The basic approach is illustrated by the following, using the primary symbols of Islam and Judaism. Note that the six-pointed "Star of David" (also known as Magen David) is also recognized in Islam as the Seal of Solomon and is mentioned in the Quran. That hexagram appears in turn in Islamic artifacts and mosques worldwide (Star of David in Judaism; Star of David in Islam; Star of David in Christianity). Such a 6-pointed star is actually a common symbol in many different religious traditions. The pentagonal star is now widely associated with Islam by countries of that faith (especially on flags bearing the star and crescent), although the association does not derive from the origins of Islam. In the form of a pentagram, it has associations with many belief systems, including Christianity.

Both symbols are the subject of much speculation and a wide variety of controversial interpretations (especially when inverted), as usefully summarized by Catherine Beyer (The Hexagram's Use in Religion, ThoughtCo, 12 October 2017; Pentagrams, ThoughtCo, 24 October 2017; Complicated Polygons and Stars: enneagram, decagram, endekagram, and dodekagram, ThoughtCo, 8 March 2017). The pentagonal star is of major global significance at this time through its use by the Pentagon -- as a "world religion" in its own right -- as it may be variously considered (Reframing NATO and The Pentagon? 2017).

Indication of combining symbols through their geometry
  Fitting together symbols from left-hand column
Pentagonal star
and Star of David
Single star of David and
pentagonal star
3 Pentagonal stars
around one Star of David
Star pentagon Combination of  star pentagon and  Star of David Combining Star of David with 3 pentagonal stars
Star of David

The approach above suggests more complex possibilities which are not readily comprehensible or meaningful in two-dimensions -- unless colour coding is used.

Further complexification of the symbol
Complex of pentagonal lstars and Star of David

By adding a pentagonal star to each of the 6 edges of the Star of David, these may be understood as a network that can be "folded" into three dimensions along the shared edges in order to interlock with a second Star of David. This then constitutes a form of container composed of 6 pentagonal stars and 2 Stars of David.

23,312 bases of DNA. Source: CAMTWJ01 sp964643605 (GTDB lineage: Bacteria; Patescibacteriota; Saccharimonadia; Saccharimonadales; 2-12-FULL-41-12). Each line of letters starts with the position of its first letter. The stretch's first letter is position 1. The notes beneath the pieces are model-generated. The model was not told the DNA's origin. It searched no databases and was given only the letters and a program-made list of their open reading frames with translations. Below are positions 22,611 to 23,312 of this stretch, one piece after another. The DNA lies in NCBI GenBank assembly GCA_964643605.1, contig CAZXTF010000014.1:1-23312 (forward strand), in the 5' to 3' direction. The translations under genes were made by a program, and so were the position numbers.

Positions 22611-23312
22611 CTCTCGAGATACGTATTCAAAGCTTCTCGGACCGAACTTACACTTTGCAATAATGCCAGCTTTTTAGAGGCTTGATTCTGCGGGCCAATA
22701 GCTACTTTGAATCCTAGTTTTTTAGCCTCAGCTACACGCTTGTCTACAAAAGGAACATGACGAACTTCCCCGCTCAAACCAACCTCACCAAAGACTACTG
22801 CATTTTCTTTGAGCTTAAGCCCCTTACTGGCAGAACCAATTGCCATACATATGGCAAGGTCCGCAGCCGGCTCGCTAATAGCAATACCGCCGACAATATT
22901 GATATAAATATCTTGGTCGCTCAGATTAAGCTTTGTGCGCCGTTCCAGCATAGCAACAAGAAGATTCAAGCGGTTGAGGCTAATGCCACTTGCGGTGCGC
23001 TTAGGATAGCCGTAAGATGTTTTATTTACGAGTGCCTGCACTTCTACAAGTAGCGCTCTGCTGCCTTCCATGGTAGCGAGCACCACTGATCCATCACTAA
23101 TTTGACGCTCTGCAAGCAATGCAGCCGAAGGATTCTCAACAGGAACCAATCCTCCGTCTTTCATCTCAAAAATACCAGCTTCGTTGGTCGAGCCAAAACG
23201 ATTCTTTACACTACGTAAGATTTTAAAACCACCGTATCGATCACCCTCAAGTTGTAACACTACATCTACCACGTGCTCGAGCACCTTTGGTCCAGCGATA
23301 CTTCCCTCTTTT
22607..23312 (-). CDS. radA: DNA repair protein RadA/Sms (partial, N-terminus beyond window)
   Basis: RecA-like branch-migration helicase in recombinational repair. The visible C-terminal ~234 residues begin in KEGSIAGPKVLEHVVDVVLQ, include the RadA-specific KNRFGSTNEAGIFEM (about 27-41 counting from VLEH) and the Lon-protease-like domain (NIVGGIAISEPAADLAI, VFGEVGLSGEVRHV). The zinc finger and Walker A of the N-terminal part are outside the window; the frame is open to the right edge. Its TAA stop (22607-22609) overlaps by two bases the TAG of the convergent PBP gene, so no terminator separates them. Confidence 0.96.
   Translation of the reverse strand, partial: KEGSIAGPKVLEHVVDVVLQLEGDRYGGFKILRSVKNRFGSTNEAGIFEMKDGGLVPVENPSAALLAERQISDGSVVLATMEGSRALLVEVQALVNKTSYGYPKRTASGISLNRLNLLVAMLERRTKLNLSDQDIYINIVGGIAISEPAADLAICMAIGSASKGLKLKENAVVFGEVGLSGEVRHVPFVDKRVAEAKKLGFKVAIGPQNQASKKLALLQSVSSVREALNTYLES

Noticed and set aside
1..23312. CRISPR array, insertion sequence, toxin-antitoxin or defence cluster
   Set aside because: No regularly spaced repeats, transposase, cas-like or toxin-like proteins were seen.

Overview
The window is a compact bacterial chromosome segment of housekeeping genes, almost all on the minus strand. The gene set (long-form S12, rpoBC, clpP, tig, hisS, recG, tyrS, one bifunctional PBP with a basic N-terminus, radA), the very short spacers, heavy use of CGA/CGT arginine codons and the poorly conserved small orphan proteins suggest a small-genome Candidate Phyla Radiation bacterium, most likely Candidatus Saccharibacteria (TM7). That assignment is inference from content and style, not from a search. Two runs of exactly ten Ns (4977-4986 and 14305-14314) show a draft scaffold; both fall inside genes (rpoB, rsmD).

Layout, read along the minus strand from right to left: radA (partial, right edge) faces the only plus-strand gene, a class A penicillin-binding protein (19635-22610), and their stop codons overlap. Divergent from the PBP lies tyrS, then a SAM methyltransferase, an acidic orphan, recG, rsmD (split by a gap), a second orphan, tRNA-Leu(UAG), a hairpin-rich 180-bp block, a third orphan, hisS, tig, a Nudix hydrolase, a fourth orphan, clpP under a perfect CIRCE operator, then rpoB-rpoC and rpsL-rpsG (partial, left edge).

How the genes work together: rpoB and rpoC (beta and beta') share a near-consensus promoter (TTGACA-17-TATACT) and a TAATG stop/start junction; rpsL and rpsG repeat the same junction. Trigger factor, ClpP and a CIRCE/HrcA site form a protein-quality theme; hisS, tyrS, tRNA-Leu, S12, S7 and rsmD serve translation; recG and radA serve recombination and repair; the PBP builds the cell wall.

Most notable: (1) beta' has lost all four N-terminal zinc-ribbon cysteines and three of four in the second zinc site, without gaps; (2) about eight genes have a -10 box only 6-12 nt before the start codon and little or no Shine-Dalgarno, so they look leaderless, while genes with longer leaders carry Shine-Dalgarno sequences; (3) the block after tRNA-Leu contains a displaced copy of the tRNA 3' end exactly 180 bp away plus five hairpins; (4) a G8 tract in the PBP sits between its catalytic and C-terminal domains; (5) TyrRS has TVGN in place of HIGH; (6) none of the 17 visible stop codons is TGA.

Rather than use of the Star of David as the "base", the same approach may be used with the Islamic pentagonal star

Progressive arrangement around Islamic pentagonal star of the Star of David
single Star of David two Stars of David four Stars of David five Stars of David

In three dimensions the Stars of David are able to rotate along the particular edge they share with the pentagonal star as indicated in what follows. Alternatively, this rotation may be understood as enabling them to interlock with a second pentagonal star to create a form of container with 2 pentagonal star sides and 5 sides in the form of Stars of David.

Simple pattern interrelating Islamic pentagonal stars and Star of David from a 3D perspective

The following images are from a single dynamic model based on interlocking two Islamic pentagonal stars with two Stars of David from Judaism. This model provides a basis for using 2 facing Stars of David as a template for 12 Islamic pentagonal stars bridging between them, according to the approach indicated in the previous section, namely with the horizontal bar of the pentagon rendered identical with one side/edge of a Star of David. Each side/edge thus has one pentagon associated with it -- which, as a line or edge in three dimensions, provides an axis of rotation for the pentagon. This dynamic is only very partially indicated in the following set of images (with the thinner lines).

Screen shots along the coaxial dimension of 2 Stars of David (blue)
with 2 Islamic pentagonal stars horizontal and providing the linkage between them
(red and green, "into" the page in 3D)
3D Images developed using X3D-Edit. Videos: mp4, mp4; Interactive 3D: x3d; vrml/wrl

In the following set of images of the same model as the images above, some of the rotational movements of a limited number of pentagons are evident around edges of the Star of David (in blue). Note that these dynamics are distinct from the 2 basic Islamic star pentagons (red and green) which are static in relation to the 2 static Stars of David.